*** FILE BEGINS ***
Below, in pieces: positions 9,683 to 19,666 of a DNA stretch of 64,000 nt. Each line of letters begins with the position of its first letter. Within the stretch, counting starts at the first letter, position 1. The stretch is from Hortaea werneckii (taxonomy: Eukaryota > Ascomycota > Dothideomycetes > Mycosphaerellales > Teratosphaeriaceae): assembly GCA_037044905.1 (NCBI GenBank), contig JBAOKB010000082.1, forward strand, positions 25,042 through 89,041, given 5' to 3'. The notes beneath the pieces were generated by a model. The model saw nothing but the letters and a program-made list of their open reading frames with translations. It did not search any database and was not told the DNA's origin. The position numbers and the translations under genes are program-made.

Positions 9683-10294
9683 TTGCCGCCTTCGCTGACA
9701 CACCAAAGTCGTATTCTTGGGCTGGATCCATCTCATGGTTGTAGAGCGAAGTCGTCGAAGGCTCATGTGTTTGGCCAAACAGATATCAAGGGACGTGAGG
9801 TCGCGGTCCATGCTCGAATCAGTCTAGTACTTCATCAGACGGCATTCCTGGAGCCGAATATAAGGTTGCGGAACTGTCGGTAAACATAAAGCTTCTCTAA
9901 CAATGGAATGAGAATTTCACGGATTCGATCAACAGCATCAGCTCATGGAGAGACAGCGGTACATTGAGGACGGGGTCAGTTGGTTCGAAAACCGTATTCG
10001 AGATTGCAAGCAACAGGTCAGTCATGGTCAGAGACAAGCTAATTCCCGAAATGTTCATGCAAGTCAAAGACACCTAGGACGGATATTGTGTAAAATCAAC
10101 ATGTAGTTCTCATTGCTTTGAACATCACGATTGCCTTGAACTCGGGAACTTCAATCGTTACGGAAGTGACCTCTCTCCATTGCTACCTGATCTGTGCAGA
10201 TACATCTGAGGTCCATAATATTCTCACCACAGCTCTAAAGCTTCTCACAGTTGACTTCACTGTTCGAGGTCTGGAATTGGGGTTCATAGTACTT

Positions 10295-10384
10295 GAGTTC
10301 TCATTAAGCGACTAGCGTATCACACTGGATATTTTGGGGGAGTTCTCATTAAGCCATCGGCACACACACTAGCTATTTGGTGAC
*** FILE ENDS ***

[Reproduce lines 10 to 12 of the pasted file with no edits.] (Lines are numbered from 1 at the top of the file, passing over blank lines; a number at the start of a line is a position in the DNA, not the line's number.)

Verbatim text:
Positions 10295-10384
10295 GAGTTC
10301 TCATTAAGCGACTAGCGTATCACACTGGATATTTTGGGGGAGTTCTCATTAAGCCATCGGCACACACACTAGCTATTTGGTGAC